Ferrara's old town

Ferrara is one of the most representative examples of Renaissance city and is therefore regarded to be the first modern city to be founded in Europe. The fine architectural masterpieces Ferrara cherishes allowed the city to join the list of UNESCO World Heritage Sites.

The history of Ferrara, as well as that of its urban patterns and artistic masterpieces, is strictly interwoven with the vicissitudes experienced by the Este family, the Lords of Ferrara who ruled the city from the mid ‘200 up to the late ‘500. During that age, the city turned into a lively and thriving cultural and artistic centre where modern Renaissance patterns perfectly integrated with the existing Medieval ones. To visit Ferrara gives people the opportunity to enjoy its past fascination, which was celebrated by the XX-century metaphysical paintings by Giorgio de Chirico, Filippo de Pisis and Carlo Carrà.

The “Woman of the River Po”, as Torquato Tasso once defined his native town, extends across the marshes of the Po Valley, where the river Po approaches the Adriatic Sea, and still retains its original beauty due to the impressive land reclamations the Lords and Popes who ruled the city commissioned here.
ferrara.jpgThe most prominent building is the square Estense Castle, a brick structure made up of four towers and  surrounded by a moat which was erected in 1385. From the inner courtyard it is possible to reach the rooms, which cherish precious frescos dating back to ‘500.
Crossing Piazza della Repubblica, tourists will reach the first residence of the Este Dukes, a XIII-century building which currently hosts the Town Hall. The building, which underwent extensive restoration works, still retains some windows and an outer staircase dating back to the Renaissance, while the small arch to the right was realized by Leon Battista Alberti, a fifteenth-century emblematic and many-sided architect who also designed the bell tower of the Duomo, an impressive building realized in pink and white marble. Apart from the bell tower, the outer part of the cathedral still retains its original Romanesque-Gothic structure, featuring a sumptuous facade with three cusps and a series of loggias. The semi-circular apse was designed by Biagio Rossetti, an architect working at the court of the Estensi family, and is surmounted by the large fresco of the Last Judgement by Bastianino (1580), which draws inspiration from the famous one by Michelangelo. The side chapels host important paintings by Guercino, Garofalo and Francesco Francia. The nearby Museum of the Cathedral cherishes masterpieces by Cosmè Tura, the founder of the School of Ferrara, Jacopo dalla Quercia, Camillo Filippi and the Flemish painter Johannes Karcher.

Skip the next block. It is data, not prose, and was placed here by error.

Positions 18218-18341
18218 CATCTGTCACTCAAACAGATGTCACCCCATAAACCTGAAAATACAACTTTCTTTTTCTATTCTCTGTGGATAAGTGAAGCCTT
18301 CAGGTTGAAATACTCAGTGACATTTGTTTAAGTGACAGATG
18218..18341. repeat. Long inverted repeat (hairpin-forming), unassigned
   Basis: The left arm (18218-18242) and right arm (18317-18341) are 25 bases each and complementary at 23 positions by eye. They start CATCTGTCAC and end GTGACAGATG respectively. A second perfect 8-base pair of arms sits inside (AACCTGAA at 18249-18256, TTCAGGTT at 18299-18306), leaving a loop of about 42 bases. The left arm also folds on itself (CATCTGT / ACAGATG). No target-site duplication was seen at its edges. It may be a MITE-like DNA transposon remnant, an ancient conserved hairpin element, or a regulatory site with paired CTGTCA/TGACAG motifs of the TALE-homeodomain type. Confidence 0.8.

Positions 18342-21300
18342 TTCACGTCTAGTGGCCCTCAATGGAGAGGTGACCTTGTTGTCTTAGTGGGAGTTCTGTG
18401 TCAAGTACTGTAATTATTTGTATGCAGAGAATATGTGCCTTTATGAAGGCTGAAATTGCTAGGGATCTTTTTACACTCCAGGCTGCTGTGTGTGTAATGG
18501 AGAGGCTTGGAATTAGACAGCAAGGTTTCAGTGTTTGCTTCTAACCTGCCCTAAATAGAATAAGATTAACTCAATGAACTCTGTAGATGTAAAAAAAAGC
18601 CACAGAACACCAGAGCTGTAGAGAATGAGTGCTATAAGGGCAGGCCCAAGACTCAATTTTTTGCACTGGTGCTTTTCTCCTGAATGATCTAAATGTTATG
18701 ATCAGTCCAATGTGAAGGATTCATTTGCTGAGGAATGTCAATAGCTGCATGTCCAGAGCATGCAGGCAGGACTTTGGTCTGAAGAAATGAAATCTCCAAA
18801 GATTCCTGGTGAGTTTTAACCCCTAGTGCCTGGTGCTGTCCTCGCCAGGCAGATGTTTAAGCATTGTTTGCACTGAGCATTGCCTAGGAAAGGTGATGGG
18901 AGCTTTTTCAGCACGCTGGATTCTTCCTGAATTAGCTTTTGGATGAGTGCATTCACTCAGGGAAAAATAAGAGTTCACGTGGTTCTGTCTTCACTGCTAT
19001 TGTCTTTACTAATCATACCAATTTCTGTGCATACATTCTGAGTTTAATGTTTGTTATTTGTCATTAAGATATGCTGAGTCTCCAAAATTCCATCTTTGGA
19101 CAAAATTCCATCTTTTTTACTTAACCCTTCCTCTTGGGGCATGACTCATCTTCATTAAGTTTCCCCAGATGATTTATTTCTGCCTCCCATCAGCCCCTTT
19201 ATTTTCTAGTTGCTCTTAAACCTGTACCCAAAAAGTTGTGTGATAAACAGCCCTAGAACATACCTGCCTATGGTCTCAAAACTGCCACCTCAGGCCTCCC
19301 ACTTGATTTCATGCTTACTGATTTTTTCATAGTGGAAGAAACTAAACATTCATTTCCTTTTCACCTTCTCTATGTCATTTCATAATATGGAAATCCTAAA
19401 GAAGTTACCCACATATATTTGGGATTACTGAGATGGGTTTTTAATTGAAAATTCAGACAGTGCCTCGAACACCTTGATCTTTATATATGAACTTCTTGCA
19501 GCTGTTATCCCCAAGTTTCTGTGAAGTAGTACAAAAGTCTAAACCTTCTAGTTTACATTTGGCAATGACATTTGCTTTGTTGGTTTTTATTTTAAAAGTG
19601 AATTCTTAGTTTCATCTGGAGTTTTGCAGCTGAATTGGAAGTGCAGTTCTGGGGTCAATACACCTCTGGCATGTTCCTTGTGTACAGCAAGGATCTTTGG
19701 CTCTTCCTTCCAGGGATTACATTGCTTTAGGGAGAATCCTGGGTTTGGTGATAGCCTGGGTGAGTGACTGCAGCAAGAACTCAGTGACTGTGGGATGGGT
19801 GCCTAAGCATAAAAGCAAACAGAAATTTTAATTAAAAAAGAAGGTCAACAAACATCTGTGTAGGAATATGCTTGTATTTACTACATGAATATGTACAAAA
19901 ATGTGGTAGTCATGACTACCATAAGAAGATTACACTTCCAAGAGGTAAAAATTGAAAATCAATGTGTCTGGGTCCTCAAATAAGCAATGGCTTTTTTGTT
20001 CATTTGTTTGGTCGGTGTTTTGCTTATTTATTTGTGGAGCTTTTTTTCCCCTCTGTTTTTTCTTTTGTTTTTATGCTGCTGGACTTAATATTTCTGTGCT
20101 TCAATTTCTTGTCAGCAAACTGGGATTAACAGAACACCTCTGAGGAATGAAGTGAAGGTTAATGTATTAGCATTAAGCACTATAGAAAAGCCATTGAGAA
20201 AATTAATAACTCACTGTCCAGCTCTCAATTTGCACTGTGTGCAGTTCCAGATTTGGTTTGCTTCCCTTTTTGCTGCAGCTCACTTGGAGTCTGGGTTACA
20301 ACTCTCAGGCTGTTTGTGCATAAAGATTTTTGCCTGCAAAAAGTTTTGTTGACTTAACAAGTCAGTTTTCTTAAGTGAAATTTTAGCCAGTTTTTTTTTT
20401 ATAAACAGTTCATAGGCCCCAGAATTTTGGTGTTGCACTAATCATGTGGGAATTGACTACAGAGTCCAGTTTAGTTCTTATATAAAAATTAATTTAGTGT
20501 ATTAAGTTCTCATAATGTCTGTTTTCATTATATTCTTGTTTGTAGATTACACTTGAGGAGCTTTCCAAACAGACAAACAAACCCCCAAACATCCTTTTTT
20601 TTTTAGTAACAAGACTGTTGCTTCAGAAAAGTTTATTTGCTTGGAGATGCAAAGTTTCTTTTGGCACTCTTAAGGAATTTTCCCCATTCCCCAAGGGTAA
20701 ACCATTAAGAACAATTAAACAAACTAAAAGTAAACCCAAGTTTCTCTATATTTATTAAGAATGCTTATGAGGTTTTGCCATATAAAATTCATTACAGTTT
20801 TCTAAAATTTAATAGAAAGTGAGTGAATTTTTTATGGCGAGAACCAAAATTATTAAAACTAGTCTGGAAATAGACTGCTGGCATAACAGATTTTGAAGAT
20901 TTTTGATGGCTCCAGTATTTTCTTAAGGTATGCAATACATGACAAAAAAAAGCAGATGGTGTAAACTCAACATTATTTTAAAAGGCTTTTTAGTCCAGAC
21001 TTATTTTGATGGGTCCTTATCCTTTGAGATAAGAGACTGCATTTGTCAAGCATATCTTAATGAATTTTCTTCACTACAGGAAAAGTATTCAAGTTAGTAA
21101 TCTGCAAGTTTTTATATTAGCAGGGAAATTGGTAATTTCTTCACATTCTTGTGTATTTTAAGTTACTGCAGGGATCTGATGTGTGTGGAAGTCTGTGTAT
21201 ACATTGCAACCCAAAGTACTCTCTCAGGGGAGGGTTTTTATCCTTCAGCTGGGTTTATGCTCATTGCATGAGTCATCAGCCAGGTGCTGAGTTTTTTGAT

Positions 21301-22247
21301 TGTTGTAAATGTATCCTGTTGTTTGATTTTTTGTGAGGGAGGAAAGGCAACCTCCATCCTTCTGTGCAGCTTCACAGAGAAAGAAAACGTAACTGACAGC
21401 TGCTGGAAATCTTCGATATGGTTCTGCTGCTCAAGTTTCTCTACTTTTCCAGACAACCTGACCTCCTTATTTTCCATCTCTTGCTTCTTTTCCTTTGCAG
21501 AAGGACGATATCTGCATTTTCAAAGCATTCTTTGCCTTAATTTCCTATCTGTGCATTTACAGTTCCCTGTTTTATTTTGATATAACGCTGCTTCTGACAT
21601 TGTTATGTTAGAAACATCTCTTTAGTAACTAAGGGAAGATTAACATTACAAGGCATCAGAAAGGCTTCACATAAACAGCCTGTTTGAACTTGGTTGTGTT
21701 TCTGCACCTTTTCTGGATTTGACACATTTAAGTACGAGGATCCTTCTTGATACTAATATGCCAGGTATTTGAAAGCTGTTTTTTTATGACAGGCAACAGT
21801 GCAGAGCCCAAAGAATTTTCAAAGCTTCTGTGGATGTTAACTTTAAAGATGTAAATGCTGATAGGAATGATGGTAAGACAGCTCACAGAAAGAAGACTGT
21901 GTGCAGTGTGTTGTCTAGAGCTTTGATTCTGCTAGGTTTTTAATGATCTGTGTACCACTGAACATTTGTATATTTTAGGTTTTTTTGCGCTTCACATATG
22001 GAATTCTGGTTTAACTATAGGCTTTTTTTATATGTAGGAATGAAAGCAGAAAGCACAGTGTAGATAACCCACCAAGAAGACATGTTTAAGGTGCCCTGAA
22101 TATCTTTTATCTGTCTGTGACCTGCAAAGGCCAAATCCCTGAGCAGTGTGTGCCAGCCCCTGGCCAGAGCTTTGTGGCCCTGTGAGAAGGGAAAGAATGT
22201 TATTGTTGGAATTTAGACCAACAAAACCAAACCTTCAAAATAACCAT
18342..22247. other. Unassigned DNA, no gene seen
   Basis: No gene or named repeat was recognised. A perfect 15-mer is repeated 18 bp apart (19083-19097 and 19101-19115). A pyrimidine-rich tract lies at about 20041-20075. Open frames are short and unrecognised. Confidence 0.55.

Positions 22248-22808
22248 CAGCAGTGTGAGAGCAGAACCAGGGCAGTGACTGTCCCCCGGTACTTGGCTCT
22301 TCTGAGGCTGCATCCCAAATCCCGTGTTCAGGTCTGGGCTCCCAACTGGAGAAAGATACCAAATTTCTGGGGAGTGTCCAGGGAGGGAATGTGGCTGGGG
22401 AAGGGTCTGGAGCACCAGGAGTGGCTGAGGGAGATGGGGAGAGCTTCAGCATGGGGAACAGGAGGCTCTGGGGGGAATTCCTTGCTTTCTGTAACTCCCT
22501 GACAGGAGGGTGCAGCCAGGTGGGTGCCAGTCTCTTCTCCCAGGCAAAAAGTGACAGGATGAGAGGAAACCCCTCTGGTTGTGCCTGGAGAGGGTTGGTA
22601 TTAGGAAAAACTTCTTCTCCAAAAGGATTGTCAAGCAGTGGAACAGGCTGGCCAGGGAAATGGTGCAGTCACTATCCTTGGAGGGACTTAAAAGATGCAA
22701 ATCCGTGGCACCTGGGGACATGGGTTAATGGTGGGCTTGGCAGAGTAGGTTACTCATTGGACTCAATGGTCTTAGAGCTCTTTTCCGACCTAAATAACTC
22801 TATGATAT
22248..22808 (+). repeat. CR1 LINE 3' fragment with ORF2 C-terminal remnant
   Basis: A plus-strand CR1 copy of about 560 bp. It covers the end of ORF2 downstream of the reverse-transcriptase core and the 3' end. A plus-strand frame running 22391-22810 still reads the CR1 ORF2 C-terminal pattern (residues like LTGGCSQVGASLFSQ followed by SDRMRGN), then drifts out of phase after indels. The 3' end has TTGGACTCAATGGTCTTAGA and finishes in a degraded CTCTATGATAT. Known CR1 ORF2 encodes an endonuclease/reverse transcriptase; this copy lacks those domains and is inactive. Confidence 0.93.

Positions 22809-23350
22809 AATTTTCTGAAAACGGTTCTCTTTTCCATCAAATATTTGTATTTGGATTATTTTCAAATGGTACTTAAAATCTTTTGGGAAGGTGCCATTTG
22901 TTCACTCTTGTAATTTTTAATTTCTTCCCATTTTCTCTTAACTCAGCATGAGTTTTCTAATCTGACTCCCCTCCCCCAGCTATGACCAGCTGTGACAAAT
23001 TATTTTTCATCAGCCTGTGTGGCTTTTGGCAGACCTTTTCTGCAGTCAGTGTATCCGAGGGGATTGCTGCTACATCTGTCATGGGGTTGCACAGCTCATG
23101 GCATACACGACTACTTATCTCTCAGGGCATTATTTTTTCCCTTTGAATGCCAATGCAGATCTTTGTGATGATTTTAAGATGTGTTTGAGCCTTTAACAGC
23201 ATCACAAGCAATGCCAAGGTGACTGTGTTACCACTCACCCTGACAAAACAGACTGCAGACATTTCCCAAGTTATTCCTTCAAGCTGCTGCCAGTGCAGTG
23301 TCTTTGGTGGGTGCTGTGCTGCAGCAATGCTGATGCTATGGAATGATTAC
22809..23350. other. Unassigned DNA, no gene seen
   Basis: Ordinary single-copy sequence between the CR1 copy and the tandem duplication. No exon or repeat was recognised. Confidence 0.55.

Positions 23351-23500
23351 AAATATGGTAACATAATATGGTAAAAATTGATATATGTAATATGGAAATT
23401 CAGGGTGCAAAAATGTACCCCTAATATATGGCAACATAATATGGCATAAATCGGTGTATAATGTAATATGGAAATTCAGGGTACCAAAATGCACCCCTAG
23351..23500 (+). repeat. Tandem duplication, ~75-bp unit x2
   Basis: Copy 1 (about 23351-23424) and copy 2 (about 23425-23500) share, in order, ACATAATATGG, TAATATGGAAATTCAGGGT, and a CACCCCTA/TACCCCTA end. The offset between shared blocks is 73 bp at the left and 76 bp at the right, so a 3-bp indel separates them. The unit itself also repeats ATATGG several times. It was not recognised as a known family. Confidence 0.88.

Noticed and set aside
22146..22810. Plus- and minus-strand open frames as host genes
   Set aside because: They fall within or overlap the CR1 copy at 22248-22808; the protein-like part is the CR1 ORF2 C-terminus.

Heading north and leaving the castle and cathedral behind, tourists will reach Corsferrara2.jpgo Ercole d’Este and Palazzo dei Diamanti (Diamond Palace), whose name derives from the diamond rustication which covers the outer walls. The fifteenth-century palace, commissioned by Sigismondo D’Este and realized by Biagio Rossetti, is one of the most representative symbols of the city. It is the seat of the National Art Gallery, which contains works from leading exponents of the local Renaissance school, and the Civic Gallery of Modern Art, which every year hosts at least four important exhibitions of contemporary art. Behind Palazzo dei Diamanti is Palazzo Massari, which cherishes a rich collection of paintings by Filippo de Pisis from Ferrara (1896-1956). Its courtyard is home to PAC (PCA, Pavilion of Contemporary Art), which hosts temporary exhibitions displaying outstanding works of art by international artists.

Tourists in Ferrara can combine the visit to museums, buildings and places of worship with pleasant walks along the streets of the city centre. The south-eastern area is scattered with picturesque Medieval districts gathering ancient narrow streets which still retain their original aspect. This area is dominated by Corso della Giovecca, the most lively street of the city which is surrounded by many interesting buildings, such as Palazzina di Marfisa (Marfisa Palace), where Marfisa d’Este lived in 1559, and the seventeenth-century Church of Teatini, which cherishes the cycle of frescos by Clemente Majoli and the famous altar-piece by Guercino known as “Purification of the Virgin” (1634).

Not to be missed are excellent restaurants serving local specialities, such as cappelletti or cappellacci filled with pumpkin and the eels of the nearby marshes of Comacchio; numerous pastry shops give visitors the opportunity to taste the famous chocolate panpepato.